The Trump administration’s assault on global trade is rattling everyone up and down the supply chain. Shipping lines can easily get caught in the middle. They are scrambling to figure out how to respond long-term to an unsettled environment that can change in an instant with a tweet or a press conference.

In an email exchange, Benjamin Joithe, director, global sales and marketing, for Rickmers-Line GmbH & Co., addressed this uncertainty. “The biggest issue for a carrier such as Rickmers-Line is the unpredictability of the current administration,” he wrote. “Policy changes are often erratic and makes it very cumbersome to plan tonnage allocation for the years ahead.”

Rickmers-Line is a break bulk and heavy lift project cargo specialist carrier. The Zeaborn Group has owned the line’s vessels since 2017. Joithe is based in Shanghai.

According to Joithe, the imposition in March of a 25% tariff by the Trump administration on Chinese steel has already caused some disruption, especially the production of cold-rolled steel. However, he said, many Chinese steel mills are state-owned enterprises and are absorbing some of the additional costs. What’s more, some Chinese steel products are highly customized and can’t be easily replaced. “China makes up only about 4% of US steel imports and it appears that China is unjustly vilified,” Joithe said.

When asked, Joithe said that Rickmers-Line has no plans to alter its biweekly service from Asia to the US, a route that has been operating for more than 15 years. While it moves steel across the Pacific, Rickmers-Line isn’t dependent on that cargo to keep its 30,000 dwt ships steaming. “Steel is unlikely to completely disappear for that trade route and if volumes drop, you can complement this with other high density/heavy cargos.”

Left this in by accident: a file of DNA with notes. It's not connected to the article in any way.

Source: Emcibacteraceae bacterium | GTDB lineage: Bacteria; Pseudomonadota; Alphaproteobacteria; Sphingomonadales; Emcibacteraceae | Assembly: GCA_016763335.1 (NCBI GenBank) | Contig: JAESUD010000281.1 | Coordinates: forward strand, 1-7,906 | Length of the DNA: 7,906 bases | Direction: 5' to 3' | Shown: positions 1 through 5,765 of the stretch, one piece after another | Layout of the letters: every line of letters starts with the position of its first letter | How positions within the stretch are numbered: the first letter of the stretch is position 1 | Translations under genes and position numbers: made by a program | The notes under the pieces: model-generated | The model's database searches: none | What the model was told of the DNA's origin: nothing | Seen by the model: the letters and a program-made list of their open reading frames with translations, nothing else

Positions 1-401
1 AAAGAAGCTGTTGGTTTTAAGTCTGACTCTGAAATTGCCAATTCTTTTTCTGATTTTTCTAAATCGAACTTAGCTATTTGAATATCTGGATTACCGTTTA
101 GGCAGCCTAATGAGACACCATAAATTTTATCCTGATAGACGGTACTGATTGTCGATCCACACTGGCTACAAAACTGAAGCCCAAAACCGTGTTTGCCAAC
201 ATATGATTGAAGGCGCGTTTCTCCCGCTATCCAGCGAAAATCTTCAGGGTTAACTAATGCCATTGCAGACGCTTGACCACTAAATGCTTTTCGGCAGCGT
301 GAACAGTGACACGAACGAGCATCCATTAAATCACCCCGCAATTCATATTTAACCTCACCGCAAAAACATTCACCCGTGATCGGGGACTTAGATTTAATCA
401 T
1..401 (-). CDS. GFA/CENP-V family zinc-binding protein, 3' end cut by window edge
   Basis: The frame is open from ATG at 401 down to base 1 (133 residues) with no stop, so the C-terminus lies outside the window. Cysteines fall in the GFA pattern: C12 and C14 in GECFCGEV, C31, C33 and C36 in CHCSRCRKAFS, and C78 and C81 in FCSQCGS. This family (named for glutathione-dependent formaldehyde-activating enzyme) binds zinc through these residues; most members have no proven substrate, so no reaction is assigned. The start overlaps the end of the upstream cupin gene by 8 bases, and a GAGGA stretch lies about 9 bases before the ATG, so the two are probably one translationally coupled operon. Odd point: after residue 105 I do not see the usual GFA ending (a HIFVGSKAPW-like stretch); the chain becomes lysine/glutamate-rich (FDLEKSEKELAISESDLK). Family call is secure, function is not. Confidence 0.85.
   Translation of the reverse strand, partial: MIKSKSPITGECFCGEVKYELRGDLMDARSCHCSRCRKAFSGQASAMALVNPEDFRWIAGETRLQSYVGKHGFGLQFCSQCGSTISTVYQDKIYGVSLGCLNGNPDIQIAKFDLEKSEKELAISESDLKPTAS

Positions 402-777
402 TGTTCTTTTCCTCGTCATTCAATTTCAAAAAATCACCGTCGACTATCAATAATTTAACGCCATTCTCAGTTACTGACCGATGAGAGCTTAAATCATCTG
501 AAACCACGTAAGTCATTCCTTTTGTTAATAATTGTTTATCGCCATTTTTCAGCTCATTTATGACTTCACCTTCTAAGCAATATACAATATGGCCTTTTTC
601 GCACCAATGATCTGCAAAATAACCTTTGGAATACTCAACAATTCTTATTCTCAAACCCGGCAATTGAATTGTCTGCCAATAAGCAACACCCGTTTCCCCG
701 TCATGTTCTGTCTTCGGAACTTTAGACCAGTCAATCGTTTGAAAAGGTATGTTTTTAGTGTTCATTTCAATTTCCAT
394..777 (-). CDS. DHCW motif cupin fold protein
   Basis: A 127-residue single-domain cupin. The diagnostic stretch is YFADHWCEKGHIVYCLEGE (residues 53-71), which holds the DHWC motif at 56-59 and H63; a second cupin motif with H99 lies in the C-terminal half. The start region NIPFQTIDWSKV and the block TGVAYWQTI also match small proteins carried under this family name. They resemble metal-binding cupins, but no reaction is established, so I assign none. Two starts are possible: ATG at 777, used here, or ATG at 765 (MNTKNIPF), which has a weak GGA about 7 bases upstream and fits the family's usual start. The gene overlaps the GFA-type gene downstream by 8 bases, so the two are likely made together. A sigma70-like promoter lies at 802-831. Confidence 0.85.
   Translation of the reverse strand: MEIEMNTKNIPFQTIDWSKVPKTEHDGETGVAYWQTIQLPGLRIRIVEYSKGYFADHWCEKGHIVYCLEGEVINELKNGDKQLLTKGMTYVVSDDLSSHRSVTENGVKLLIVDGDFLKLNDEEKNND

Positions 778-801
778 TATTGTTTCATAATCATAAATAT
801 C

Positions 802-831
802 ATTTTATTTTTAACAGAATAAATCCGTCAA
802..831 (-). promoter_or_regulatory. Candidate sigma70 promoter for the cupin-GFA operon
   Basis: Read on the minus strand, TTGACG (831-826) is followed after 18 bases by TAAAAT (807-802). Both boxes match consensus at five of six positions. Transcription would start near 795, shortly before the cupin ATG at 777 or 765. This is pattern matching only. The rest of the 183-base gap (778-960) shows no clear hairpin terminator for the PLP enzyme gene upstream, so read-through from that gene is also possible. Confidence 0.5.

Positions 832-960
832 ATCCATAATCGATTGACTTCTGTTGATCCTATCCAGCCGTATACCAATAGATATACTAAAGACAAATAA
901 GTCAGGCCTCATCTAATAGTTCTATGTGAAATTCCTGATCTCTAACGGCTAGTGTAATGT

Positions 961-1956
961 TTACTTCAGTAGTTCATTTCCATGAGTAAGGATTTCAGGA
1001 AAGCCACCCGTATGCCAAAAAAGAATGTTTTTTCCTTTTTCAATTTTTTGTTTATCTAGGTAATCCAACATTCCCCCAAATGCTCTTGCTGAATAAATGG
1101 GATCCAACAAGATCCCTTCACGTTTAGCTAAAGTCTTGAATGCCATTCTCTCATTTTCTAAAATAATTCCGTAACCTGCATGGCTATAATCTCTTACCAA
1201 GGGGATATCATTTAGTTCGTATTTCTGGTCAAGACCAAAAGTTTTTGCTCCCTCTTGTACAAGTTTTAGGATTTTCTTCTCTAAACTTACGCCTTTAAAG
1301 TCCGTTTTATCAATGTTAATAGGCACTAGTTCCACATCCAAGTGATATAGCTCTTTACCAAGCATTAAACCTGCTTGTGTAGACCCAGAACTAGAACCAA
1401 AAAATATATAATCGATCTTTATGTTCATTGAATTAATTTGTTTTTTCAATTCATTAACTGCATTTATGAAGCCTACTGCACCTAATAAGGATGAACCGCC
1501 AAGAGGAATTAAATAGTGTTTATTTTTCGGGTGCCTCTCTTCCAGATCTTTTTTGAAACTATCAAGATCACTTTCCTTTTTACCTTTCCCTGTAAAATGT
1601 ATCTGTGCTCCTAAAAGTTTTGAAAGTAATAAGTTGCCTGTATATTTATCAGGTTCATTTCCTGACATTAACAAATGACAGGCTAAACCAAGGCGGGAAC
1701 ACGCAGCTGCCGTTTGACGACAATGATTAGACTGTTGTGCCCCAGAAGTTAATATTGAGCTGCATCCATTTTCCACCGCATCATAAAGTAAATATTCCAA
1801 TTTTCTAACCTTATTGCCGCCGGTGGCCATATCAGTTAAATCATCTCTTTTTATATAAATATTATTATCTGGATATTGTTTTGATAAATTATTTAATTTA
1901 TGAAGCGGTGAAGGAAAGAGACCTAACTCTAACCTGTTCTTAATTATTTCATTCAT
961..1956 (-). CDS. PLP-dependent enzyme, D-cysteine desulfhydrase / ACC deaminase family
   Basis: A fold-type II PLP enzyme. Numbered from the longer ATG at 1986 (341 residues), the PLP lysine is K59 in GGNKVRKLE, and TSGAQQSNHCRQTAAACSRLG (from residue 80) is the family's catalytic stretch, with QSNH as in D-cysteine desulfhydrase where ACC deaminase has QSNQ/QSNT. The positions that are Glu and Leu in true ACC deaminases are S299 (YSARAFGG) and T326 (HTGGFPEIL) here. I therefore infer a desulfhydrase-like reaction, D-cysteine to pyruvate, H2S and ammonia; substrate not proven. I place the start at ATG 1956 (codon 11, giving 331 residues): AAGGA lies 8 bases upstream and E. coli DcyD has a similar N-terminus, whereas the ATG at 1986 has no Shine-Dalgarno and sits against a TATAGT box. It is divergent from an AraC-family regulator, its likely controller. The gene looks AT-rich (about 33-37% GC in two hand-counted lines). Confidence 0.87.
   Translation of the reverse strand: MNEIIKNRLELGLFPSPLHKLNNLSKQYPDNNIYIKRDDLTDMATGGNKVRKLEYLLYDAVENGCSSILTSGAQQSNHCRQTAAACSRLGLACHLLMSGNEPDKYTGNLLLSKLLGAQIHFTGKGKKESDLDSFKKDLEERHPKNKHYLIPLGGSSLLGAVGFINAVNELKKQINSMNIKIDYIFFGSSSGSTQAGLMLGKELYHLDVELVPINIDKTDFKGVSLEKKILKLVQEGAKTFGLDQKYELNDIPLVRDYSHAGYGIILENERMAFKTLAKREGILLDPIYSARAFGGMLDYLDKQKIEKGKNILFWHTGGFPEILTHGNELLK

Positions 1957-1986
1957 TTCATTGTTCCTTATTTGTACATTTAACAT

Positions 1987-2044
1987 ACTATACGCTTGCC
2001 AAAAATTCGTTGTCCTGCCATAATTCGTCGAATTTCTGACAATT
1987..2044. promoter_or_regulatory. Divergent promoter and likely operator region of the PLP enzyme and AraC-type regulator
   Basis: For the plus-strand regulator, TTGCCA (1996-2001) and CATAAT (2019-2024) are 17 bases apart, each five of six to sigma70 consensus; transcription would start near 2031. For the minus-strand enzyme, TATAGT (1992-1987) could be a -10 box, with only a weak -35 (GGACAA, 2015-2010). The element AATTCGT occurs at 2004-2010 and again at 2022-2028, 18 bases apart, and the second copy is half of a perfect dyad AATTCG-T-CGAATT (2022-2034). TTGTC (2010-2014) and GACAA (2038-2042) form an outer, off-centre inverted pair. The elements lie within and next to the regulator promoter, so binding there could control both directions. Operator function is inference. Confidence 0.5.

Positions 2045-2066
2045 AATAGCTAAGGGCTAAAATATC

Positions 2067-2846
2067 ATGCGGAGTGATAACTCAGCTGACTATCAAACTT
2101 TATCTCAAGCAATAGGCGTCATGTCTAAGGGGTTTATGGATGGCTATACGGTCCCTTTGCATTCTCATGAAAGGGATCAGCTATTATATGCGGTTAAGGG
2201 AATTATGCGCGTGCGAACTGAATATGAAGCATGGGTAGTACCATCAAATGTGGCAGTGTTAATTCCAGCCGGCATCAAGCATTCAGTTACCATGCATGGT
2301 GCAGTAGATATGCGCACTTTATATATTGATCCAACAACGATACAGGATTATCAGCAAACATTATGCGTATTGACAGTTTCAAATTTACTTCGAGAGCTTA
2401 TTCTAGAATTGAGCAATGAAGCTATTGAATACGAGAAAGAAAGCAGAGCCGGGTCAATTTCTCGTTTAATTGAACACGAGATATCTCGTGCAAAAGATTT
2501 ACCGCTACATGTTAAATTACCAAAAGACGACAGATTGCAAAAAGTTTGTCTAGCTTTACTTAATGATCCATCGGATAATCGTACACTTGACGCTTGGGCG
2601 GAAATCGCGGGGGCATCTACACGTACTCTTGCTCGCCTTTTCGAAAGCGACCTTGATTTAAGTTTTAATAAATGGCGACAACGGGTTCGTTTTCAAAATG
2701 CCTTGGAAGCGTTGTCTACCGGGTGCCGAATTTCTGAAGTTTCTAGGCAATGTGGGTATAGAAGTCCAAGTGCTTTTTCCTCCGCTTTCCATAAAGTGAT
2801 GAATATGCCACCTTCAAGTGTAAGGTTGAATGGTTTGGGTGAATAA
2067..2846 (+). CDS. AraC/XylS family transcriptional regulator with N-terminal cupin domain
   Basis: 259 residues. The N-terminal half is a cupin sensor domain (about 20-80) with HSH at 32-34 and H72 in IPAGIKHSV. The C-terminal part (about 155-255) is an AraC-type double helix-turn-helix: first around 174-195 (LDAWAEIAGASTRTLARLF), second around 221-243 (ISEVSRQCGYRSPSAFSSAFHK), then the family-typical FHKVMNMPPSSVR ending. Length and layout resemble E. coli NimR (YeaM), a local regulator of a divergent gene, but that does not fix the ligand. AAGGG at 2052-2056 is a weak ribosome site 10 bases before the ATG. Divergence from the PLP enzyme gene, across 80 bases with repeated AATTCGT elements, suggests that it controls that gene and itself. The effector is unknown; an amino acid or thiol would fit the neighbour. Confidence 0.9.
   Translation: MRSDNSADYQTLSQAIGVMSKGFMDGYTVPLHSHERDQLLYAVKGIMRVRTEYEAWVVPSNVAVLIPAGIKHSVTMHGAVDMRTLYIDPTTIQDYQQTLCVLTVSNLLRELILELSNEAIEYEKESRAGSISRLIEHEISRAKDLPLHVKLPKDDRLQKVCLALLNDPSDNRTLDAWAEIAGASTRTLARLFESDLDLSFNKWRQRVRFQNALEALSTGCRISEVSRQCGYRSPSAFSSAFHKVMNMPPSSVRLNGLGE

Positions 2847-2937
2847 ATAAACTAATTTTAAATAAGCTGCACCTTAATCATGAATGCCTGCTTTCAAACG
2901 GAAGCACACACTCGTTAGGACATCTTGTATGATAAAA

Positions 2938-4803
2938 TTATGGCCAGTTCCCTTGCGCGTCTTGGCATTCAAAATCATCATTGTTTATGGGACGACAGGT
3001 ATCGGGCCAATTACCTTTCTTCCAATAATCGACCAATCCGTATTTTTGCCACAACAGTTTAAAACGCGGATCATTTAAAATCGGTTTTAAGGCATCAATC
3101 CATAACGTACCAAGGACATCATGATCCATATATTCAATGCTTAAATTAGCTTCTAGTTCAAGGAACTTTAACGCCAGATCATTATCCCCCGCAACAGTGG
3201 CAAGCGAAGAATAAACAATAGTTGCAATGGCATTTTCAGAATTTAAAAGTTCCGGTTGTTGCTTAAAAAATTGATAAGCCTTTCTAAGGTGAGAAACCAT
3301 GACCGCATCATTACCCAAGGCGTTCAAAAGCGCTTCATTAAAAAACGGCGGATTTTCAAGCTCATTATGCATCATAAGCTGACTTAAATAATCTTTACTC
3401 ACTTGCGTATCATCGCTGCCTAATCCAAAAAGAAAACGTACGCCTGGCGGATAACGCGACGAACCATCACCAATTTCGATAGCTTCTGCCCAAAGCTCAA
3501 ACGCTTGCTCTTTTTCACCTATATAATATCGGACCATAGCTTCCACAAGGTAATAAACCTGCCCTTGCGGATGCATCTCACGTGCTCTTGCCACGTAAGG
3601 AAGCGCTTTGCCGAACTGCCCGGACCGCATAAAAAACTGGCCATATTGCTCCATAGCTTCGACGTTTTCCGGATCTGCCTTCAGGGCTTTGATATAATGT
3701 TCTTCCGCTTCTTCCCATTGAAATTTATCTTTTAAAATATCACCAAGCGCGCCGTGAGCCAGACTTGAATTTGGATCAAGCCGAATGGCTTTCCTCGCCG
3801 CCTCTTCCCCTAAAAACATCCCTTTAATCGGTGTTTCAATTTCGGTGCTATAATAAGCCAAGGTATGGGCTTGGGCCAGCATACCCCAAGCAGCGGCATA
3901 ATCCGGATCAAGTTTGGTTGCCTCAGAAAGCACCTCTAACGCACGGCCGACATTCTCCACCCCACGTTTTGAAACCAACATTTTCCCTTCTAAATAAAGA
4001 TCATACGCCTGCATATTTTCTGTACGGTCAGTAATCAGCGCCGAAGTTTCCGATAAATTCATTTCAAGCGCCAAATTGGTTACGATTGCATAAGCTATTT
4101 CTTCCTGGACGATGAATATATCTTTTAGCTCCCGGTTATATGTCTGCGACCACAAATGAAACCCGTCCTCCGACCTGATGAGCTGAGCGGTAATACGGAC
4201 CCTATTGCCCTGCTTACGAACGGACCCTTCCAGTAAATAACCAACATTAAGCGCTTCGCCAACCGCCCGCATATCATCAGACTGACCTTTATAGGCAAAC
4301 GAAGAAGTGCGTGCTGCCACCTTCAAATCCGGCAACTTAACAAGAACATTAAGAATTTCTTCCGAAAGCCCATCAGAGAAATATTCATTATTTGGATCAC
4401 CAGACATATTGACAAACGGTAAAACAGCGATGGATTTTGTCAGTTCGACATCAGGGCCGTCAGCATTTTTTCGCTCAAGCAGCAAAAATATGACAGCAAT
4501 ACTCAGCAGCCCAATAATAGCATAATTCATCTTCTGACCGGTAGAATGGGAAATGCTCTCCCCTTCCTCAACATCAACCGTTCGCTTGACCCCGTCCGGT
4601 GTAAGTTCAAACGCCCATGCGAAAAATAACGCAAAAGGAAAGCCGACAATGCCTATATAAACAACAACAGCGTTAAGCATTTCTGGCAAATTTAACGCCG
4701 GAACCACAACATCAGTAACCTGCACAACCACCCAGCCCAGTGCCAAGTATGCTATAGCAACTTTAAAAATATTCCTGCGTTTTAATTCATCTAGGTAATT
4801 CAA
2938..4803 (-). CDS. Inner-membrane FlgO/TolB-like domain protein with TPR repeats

Chinese steel producers are scouting for new markets as well and shipping lines are monitoring progress. One closely watched effort is China’s hugely ambitious initiative, One Belt One Road, which is pouring billions of dollars into infrastructure projects in developing countries across the globe. “There are indeed new opportunities for our mother company Zeaborn and Rickmers-Line, for example, to Pakistan,” Joithe said.

What about project cargo? “So far we have seen small instances where some commodities are affected,” Joithe said, citing “HVAC technologies where US buyers have opted out from Chinese suppliers and now source from Europe.”

However, Joithe stressed that switching suppliers for major projects is no easy task. “If a refinery project in Lake Charles is now hit with 25% additional costs of key components from China that cannot be switched due to the plant design, the higher costs will ultimately hit the final consumer,” he said.

Then, there’s the flipside to the cascading trade wars, China’s threatened imposition of stiff tariffs on American soybeans. What does this mean for global shipping? Rickmers-Line, itself, rarely moves soybeans, and Joithe said, “it’s very hard to anticipate the cascading effect of diminished soybean exports from the USA to China on the Supermax segment.” If, for example, China begins to ramp up imports from Brazil, the world’s second biggest soybean producer after the US, “Brazil owners would simply reposition their bulkers to deal with the trade shift,” Joithe believes.

China produces about 500 million pigs, which rely on soybeans as their main feedstock. China, itself, doesn’t produce nearly enough soybean crops on its own and accounts for 60% of the world’s soybean importation. “The soybeans will have to come from somewhere,” Joithe said.